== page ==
Pronounced: cab-er-nay fronk
History: Cabernet Franc was recognised in the Bordeaux area by the end of the eighteenth century near Libourne, then in the Médoc moving up to the Loire. It was found in Northern Italy in the early nineteenth century, becoming especially important in North-Eastern Italy. It is nearly always in a minority in blends with Cabernet Sauvignon and Merlot.
Description: A relative of the Cacernet Savaugnon, a red grape used in the blend of some Bordeaux reds. Cabernet Franc produces a wine with acid, tannin and good varietal character. It is aromatic and spicy, berry-flavoured and earthy on the palate and colours with age.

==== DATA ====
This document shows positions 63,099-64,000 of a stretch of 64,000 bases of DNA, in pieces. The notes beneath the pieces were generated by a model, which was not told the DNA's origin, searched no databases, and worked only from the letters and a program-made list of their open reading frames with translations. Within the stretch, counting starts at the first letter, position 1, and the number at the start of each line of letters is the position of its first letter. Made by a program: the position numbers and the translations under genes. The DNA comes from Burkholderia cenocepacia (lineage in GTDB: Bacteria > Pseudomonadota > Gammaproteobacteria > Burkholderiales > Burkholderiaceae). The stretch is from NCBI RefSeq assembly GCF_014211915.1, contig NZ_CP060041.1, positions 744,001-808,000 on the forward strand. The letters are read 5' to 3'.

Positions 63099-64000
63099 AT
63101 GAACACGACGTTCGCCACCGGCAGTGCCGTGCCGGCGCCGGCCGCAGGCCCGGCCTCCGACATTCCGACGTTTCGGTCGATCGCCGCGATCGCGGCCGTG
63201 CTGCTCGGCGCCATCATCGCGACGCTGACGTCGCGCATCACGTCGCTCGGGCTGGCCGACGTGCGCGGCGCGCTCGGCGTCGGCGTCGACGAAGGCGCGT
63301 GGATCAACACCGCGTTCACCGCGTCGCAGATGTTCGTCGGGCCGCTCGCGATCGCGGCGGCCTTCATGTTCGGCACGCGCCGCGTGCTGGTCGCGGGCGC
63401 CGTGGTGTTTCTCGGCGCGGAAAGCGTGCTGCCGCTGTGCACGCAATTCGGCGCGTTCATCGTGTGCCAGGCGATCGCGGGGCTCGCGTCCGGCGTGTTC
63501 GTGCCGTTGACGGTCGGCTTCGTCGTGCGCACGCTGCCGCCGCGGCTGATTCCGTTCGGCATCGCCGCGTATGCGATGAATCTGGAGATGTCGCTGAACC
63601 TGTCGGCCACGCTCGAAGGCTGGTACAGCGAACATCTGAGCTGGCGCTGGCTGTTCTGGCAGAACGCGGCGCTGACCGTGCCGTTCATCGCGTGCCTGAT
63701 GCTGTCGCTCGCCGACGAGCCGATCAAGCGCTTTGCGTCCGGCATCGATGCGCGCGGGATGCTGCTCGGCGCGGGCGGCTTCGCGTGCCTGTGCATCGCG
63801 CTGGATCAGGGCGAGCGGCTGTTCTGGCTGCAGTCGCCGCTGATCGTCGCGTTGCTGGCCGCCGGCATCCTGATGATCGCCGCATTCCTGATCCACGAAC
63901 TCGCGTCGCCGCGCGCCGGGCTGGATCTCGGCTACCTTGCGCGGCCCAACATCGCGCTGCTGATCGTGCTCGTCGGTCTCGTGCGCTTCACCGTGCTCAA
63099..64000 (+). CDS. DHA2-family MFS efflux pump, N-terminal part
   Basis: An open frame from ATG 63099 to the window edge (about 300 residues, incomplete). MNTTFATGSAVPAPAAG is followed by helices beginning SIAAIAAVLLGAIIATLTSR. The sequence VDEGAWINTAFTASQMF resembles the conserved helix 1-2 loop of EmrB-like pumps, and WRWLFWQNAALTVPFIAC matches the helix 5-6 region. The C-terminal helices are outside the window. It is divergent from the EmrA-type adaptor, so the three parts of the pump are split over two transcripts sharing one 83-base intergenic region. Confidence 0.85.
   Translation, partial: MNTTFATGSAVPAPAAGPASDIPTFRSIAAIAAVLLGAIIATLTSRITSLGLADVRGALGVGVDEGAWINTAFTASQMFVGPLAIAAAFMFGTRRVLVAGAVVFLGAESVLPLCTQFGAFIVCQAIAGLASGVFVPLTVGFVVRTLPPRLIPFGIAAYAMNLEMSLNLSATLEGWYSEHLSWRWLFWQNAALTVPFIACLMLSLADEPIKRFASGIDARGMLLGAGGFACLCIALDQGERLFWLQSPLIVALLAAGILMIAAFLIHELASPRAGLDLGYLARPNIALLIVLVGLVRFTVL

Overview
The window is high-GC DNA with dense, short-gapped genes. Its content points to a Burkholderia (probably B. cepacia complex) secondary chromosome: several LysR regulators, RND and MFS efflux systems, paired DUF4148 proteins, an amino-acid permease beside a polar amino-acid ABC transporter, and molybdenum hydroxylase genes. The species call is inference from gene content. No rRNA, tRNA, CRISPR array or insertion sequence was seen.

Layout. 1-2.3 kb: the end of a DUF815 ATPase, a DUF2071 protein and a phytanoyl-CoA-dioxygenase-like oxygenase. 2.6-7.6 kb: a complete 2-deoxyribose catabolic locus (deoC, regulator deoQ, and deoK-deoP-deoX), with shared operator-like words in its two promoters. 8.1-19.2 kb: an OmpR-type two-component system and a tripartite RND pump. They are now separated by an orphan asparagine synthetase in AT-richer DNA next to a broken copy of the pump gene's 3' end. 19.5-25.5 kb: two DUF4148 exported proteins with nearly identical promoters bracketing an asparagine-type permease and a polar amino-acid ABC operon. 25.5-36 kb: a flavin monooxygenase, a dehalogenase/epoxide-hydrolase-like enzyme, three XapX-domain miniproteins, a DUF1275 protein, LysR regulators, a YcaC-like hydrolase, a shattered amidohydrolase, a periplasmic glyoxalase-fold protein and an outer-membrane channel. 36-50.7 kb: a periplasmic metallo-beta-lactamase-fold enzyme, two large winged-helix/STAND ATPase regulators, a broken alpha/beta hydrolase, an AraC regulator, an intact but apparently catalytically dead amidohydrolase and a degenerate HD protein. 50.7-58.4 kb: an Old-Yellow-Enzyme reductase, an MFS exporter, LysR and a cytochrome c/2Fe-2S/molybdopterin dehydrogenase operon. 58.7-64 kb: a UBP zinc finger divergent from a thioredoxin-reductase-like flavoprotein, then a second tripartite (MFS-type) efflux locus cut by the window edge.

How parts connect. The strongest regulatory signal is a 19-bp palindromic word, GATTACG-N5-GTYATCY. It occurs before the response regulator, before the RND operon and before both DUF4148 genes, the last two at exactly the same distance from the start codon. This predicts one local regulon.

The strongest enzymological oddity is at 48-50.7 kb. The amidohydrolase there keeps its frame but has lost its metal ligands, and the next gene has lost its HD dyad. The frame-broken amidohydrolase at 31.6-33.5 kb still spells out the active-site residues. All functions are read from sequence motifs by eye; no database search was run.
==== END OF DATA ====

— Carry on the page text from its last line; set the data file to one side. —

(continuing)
Taste/Aromas: Fresh fruit aromas, a characteristic taste of soft fruits, and an earthy taste.
Regions: North-Eastern Victoria and South Australia particularly in the Clare Valley.
Cellaring: 3 – 8 years
Food: red meats, especially a juicy barbequed steak, grilled and smoked foods.